Poppers: A Quick and Dirty History of Your Favorite Inhalant
Many gay and bisexual men use poppers as a euphoric sex-drug: The nitrate-based inhalants provide an intense and disorienting rush of sensation that helps relax involuntary muscles in the throat and anus, assisting with oral and anal sex. The history of poppers, these days largely unknown outside of the LGBTQ community, is truly long and interesting. Let’s take a peek at the history of poppers on a super basic level.
According to writer C. Brian Smith, a Scottish physician named Sir Thomas Lauder Brunton began using amyl nitrate to treat angina, severe chest pains caused by a lack of blood flow to the heart. Amyl nitrate causes blood vessels to dilate, increasing blood flow to the heart, reducing pain and bringing with it a warm sensational rush to the skin.
Smith adds that poppers used to be sold in mesh-covered glass vials that made a popping sound when crushed, hence the name “poppers.” The mesh protected users’ skin from shards while they popped and inhaled the drug.
Historian Dr. Lucy Robinson confirms what gays have long known about the history of poppers: they have appeared in numerous gay dance scenes throughout the 20th century, including discos, raves and nightclubs. Their disorienting effects alter light and sound, making dancers feel euphoric and free, if only for a few seconds. They were also cheap, easy to carry around and easy to use without detection.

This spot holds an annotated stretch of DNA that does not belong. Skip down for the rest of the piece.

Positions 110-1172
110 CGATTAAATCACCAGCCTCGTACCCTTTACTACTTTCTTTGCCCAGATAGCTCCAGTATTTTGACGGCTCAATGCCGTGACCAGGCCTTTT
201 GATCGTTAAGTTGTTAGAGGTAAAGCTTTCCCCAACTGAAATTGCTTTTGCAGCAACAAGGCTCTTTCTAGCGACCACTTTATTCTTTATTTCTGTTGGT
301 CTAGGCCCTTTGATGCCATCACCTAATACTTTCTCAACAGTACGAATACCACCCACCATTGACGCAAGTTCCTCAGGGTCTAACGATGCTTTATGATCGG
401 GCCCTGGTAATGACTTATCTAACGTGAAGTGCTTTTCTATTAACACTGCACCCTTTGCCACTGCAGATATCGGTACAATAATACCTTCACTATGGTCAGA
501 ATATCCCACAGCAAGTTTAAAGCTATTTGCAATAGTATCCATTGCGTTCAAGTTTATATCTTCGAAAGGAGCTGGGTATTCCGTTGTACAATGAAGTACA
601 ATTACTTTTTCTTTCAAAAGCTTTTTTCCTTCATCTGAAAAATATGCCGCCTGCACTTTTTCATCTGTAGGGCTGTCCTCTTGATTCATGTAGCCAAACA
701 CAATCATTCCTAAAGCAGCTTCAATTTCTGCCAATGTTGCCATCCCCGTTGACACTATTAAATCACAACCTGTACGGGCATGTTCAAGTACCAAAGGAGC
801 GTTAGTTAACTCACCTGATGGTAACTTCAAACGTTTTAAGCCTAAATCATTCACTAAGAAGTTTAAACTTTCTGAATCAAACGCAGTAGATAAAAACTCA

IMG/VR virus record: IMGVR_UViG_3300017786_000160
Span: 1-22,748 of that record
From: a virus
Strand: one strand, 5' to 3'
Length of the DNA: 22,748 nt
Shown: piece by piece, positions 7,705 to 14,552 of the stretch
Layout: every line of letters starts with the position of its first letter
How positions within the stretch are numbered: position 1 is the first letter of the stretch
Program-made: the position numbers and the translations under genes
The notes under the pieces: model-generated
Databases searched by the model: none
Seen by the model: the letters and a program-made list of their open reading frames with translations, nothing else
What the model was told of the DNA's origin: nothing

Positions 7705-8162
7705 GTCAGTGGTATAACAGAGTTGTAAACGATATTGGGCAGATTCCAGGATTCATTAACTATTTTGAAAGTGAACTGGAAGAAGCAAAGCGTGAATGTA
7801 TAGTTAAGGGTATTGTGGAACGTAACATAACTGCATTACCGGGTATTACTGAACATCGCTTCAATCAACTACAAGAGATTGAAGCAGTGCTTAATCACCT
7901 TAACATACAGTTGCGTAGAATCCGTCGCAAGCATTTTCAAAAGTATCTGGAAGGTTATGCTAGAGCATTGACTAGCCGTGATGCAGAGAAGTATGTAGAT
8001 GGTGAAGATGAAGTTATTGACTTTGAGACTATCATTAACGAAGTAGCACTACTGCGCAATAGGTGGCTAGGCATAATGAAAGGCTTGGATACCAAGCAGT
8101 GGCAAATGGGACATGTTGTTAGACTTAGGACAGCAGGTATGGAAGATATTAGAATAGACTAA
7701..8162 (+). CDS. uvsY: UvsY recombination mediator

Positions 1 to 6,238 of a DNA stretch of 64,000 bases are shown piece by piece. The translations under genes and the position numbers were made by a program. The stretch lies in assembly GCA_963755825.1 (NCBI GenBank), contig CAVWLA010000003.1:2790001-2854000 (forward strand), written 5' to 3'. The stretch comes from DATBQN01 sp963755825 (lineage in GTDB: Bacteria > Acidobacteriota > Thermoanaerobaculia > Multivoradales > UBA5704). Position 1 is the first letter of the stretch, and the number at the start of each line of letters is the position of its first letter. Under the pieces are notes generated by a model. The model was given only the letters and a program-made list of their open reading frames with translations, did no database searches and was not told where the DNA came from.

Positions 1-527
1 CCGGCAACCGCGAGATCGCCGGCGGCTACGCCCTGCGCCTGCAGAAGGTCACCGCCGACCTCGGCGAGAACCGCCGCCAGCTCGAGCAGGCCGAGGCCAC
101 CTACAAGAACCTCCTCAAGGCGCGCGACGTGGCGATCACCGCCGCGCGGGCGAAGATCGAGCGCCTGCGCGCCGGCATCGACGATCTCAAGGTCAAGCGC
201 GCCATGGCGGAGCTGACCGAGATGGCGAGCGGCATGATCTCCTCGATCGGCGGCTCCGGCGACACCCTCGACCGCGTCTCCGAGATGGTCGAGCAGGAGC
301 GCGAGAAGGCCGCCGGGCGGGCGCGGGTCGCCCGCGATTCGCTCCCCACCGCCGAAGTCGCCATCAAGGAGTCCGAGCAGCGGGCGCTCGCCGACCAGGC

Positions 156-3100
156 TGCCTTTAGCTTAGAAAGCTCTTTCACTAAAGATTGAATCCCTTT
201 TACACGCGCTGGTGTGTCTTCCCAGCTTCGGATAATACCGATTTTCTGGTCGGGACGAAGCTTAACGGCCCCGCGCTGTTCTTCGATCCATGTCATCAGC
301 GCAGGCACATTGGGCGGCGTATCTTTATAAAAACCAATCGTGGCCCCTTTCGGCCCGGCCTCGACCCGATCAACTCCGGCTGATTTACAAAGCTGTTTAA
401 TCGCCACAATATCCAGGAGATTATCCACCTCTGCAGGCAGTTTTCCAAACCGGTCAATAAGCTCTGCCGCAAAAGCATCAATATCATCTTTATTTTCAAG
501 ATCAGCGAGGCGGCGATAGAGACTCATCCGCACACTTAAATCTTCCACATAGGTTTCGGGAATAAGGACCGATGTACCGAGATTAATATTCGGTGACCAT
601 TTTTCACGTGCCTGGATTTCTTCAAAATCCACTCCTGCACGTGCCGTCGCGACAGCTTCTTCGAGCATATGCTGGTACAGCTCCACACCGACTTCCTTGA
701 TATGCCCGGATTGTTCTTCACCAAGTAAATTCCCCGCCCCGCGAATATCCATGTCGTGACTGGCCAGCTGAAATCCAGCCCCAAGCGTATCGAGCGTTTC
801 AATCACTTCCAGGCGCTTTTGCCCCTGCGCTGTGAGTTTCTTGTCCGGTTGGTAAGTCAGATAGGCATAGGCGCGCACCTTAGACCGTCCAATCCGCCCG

At one time poppers were sold in the United States over-the-counter until the Food and Drug Administration began requiring a prescription for them in 1969. In 1988, the U.S. Consumer Products Safety Commission banned the sale of certain poppers, though poppers manufacturers kept altering their chemical recipes enough to avoid the ban.
“To evade anti-drug laws,” Smith adds, “poppers are often labeled as room deodorizers, leather polish or tape head cleaner.” You can often see them labeled as such in gay sex shops and bathhouses today.
Poppers do come with health risks. While the drug was misleadingly conflated with HIV during the epidemic’s earliest days — and, no, there’s no connection — studies have shown that poppers can dramatically lower blood pressure, decreasing oxygenation to the brain and causing rapid, shallow breathing, blurred vision, dizziness and fainting.